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Central Africa Blames Fuel Shortage on Supply Disruptions, Smuggling

A driver carrying empty plastic containers pauses on his way to buy fuel from Angola and sell it back in Muanda, western Democratic Republic of Congo, Dec. 23, 2023.
A driver carrying empty plastic containers pauses on his way to buy fuel from Angola and sell it back in Muanda, western Democratic Republic of Congo, Dec. 23, 2023.

Central Africa has, for months, been plagued with acute fuel shortages that have stifled regional economic growth, disrupted local businesses, and contributed to rising food prices and social unrest. The shortages are partly blamed on increased demand coupled with disruptions in supply, and on illegal trade in conflict zones.

Officials in several central African states say vehicle owners, truck drivers and motorcyclists in major cities wait for several hours, sometimes days, to fill their tanks as pumps have been regularly running dry since fuel shortages started several months ago.

Cameroonian officials partly blame ongoing disruptions to stormy weather off the Atlantic coast, stranding cargo ships at the regional hub port of Lome, Togo.

The landlocked Central African Republic, which receives fuel supplies through Cameroon's Douala seaport, also reports disruptions. Aid agencies in the country, which has been hit by sectarian violence, say if nothing is done to stop the fuel crisis, delivery of needed humanitarian aid will be affected.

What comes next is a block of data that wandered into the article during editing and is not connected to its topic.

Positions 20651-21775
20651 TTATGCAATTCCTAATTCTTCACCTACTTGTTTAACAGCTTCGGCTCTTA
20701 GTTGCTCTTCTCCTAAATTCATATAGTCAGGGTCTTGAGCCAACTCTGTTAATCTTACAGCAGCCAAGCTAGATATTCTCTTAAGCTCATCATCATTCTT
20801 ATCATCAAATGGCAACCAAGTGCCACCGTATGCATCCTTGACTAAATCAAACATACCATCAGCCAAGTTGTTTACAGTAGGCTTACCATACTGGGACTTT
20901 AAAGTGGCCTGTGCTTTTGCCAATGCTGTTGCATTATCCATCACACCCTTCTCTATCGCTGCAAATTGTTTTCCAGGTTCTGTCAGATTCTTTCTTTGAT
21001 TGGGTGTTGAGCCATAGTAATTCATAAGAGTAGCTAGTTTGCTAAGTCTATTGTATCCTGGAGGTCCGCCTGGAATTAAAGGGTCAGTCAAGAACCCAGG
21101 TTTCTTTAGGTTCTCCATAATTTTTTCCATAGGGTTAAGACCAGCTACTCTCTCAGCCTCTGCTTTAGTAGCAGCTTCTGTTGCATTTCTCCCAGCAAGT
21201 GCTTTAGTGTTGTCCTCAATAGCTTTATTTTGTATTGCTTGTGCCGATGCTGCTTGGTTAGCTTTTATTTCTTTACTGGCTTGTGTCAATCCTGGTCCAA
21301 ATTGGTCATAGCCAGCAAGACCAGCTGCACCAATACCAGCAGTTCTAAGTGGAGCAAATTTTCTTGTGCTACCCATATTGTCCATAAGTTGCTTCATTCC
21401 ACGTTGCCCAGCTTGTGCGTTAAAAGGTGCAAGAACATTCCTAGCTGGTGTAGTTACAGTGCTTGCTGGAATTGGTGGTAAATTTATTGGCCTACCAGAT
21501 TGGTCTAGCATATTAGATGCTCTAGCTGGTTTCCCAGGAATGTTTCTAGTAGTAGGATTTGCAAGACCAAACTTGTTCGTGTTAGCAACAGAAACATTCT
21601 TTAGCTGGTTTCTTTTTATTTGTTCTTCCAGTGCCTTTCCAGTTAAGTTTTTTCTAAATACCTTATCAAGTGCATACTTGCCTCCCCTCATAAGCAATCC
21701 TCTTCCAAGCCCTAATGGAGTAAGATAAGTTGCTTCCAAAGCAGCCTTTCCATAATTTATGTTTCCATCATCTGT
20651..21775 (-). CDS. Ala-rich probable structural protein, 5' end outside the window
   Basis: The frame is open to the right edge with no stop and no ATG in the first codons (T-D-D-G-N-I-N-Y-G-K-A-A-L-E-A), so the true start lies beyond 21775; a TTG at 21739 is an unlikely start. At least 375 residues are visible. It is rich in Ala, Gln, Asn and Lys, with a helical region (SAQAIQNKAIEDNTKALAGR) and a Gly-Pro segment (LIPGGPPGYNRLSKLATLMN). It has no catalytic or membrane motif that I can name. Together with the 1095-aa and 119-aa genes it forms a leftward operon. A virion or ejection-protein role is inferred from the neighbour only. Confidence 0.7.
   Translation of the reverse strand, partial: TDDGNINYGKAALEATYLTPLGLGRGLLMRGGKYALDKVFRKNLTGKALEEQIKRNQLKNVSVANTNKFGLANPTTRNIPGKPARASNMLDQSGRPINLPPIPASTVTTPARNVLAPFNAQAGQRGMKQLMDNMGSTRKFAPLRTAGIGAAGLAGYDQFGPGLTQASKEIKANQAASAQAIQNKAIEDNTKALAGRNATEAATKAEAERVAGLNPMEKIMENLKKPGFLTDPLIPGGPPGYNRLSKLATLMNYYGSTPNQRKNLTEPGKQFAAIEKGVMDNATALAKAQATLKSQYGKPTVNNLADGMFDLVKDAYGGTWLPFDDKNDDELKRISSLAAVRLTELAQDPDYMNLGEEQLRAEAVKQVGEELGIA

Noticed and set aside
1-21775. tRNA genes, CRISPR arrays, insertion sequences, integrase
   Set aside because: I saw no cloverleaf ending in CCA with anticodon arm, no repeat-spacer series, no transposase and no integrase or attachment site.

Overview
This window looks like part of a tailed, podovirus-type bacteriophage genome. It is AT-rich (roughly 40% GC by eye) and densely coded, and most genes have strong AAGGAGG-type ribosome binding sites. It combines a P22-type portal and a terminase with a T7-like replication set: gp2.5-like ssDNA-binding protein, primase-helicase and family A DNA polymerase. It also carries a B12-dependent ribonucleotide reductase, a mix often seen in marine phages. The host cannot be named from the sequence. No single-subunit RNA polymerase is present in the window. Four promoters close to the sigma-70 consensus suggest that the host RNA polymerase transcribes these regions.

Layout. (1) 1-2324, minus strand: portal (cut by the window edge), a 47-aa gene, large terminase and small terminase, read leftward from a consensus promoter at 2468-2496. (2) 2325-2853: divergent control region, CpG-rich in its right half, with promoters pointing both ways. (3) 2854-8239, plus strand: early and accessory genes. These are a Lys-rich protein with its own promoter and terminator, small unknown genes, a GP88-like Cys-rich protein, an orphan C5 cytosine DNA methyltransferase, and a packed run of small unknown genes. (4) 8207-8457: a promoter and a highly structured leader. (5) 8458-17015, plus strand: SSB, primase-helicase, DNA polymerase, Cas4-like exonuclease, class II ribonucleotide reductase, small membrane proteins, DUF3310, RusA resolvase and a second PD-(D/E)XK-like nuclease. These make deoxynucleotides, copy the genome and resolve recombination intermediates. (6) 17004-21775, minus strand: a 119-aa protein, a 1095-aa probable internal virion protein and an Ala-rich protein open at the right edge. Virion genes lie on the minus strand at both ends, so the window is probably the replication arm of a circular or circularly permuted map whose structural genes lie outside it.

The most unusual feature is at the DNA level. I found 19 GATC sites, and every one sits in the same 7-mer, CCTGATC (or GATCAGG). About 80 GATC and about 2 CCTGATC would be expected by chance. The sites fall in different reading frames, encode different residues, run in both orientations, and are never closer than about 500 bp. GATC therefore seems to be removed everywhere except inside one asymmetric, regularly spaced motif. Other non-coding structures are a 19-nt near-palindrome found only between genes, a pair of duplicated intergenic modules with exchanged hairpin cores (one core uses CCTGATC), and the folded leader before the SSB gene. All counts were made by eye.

A severe fuel crisis is also stirring social unrest in Chad. Officials there report protests in the capital, N'djamena, and in towns including Bongor, Moundou, Faya-Largeau and Abeche, where the military this week said it dispersed protesters with tear gas.

Chad's military government said this week that its troops seized hundreds of containers of fuel illegally transported to the border with Sudan. Chad says contraband fuel trade increased on its border with Sudan since ferocious fighting broke out in Sudan's civil war in April.

Amina Ehemir Torna, director General of Chad's Downstream Sector Regularization Authority, which is responsible for the regulation, control and monitoring of standards of petroleum operations there, said merchants should immediately stop illegal exports to neighboring countries that are also facing severe fuel shortages. Torna said gasoline and diesel fuel are highly combustible and should not be stored in jerry cans and buckets at home with the hope of selling to illegal vendors at exorbitant rates should the ongoing fuel shortage persist.

Sudan's fighting shut down businesses and forced civilians and fuel merchants to flee the northeastern African state. Chadian officials say Sudanese civilians who brave the fighting, as well as troops of Sudan’s national army and a rival national paramilitary force, rush to Chad's porous 1,400-kilometer border for fuel regularly.

Salisu Yunissa, president of Chad’s Consumers Union in Adré, a town in Ouaddai province that is home to about 210,000 Sudanese refugees, said the shortage has plunged host communities and refugees into deeper poverty and is causing unprecedented increases in the prices of rice, onions, corn, millet and sorghum. He said a 30-kilogram bag of onions that sold at $40 had tripled in price to about $120 within the past two months.

Yunissa said the price hikes, environmental disasters, and armed conflicts make living very difficult for a majority of civilians who are not sure of a meal each day.

There is some hope the situation will change soon in the region. Chad, Cameroon and the CAR this month regulated fuel sales to 20 liters per motorist with the aim of stabilizing supply and demand. Chad says its shortage will improve when a refinery in N'Djamena that closed in April for maintenance reopens, although it did not say when that would happen.

Cameroon says besides the liberalization of petroleum products imports, it is importing what it calls enough quantities to meet the country's increasing demand for fuel.